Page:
Bart Bowen at the 1999 Cyclocross National Championships in the Presidio, San Francisco. © Mark Abramson

Bart Bowen recalled his racing days, including '99 Nats in the Presidio. © Mark Abramson

by Josh Liberles

This past weekend’s National Championships in Bend, Oregon were the culmination of the cyclocross season in the U.S. – the perfect time to reflect upon how American cyclocross has gotten to this point. Bend Cycling Events assembled an informal get together at Jackson’s Corner restaurant that offered ‘cross fans and racers alike an opportunity to learn about the evolution of the sport in America. Organizers expected the Three Generations of CX event to be a casual, mellow Thursday night affair. The over-capacity attendance pleasantly surprised them and is proof positive that the sport’s foundation is strong and new riders are continuing to build upon it.

On hand were former World Cup winner, Swiss cyclocross champion, Grand Tour competitor and classics stalwart Marcel Russenberger; two-time USPro road champ and Super Cup cyclocross series winner Bart Bowen; Molly Cameron, the Oregon superstar who has made several trips to race the European Elite circuit; and impromptu contributor and just-crowned Masters 55-59 national champ Paul Curley.

Russenberger takes Swiss championship. © Cyclocross Magazine

Russenberger takes Swiss championship. © Cyclocross Magazine

The sport’s history is still relatively fresh; the presenters spoke of their experiences racing and helped trace a direct line from the birth of the sport in the U.S. in the 70s to the present day. A visual representation of what’s changed and what’s stayed the same served as the event’s backdrop: Bowen’s mid-90’s era, skinny-tired, Hot Tubes-made steel Lemond parked beside Cameron’s Dura-Ace electric Di2-equipped carbon Ridley.

Marcel Russenberger, originally from Switzerland and now a resident of Bend, shared black and white slides of his conquests and exploits and reflected upon a time when pro road superstars would race a complete season of events rather than focus on one super-peak, often including cyclocross into their regimen. Photos of Russenberger running beside five-time Tour de France champ Bernard Hinault – and eventually beating him to the line – drove that point home.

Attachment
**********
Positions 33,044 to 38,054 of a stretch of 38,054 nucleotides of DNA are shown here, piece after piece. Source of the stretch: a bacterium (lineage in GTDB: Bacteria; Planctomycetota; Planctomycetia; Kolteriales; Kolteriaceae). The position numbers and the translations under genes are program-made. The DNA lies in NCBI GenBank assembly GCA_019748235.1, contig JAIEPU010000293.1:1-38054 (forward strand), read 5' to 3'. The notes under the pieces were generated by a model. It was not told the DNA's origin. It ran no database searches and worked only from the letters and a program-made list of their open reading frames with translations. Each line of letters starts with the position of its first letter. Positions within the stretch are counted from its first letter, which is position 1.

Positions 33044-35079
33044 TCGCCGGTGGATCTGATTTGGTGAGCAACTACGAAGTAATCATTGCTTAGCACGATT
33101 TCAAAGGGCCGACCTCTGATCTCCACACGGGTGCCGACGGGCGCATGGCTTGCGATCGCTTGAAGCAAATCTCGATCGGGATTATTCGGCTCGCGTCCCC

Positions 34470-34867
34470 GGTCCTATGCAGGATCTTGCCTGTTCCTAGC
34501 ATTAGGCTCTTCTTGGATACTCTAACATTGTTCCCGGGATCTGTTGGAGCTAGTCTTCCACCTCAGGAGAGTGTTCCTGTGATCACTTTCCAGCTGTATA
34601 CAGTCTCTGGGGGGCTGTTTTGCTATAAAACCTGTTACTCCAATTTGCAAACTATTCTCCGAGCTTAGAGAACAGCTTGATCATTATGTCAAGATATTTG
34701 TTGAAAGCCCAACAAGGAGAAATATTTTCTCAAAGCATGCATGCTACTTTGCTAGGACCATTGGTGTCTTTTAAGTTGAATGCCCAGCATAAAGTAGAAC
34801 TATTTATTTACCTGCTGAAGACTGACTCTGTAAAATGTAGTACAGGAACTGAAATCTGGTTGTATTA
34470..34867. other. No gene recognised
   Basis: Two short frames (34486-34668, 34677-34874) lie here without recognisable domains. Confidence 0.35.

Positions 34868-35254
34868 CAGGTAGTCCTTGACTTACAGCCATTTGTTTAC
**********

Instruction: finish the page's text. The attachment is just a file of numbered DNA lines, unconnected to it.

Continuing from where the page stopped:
Paul Curley, the American link © Cyclocross Magazine

Paul Curley, the American link © Cyclocross Magazine

Paul Curley was in attendance and, although not a scheduled speaker, was encouraged to add his perspective as the next logical link. Curley was one of the first Americans to race the European cyclocross circuit, and it was Russenberger who took Curley under his wing and taught him proper techniques and skills. In that sense, Curley was a pioneer who crossed the pond to race with the best and brought those skills back to the U.S. Curley clearly keeps that torch alive; his win in Bend represents his 24th national championship!

Bart Bowen connects the 'cross dots. © Cyclocross Magazine

Bart Bowen connects the 'cross dots. © Cyclocross Magazine

Bart Bowen, who also now calls Bend home and runs the Rebound Sports training center, was the next link in the chain. When Bowen left his first professional road team, Subaru Montgomery, for the Saturn juggernaut, his team directors encouraged Bowen to hook-up with new teammates Frank and Mark McCormack to race some cyclocross events. Although Bowen had dabbled in ‘cross in New Mexico, racing the sandy courses riddled with goatheads aboard his jerry-rigged Guerciotti road bike, he wasn’t initially prepared for following the McCormack’s in the Elite fields of New England. Nevertheless, Bowen was smitten by the sport and would go on to become one of the best in the country – eventually forsaking his road pursuits to focus on ‘cross.

Molly Cameron, chasing solo. Masters 30-34. ©  Cyclocross Magazine.

Molly Cameron streaks by at Nationals © Cyclocross Magazine.

The lineage from Russenberger to Bowen was a direct one. Curley took Russenberger’s teachings and passed them along to the McCormack’s in New England who, in turn, tutored Bowen in the ways of the sport. Not only does Bowen coach some of the country’s top talent, like mountain bike Olympian Adam Craig, he also passes his knowledge along to dozens of athletes of all levels through his regular ‘cross clinics.

Molly Cameron represents a shift in what’s possible for an American ‘crosser. Cameron readily admits that she doesn’t have the palmares of the night’s other speakers, but she’s parlayed her impressive skills and deep passion for the sport into several European campaigns. Cameron has raced some of the world’s biggest ‘cross events, including her favorite in and around France’s legendary Roubaix velodrome, and has inspired a whole new generation of racers to dream big.

The latest rung in this lengthening ladder may be Curley 2.0 – Paul’s daughter Emily took the bronze medal in the Junior Women’s 15-16 division.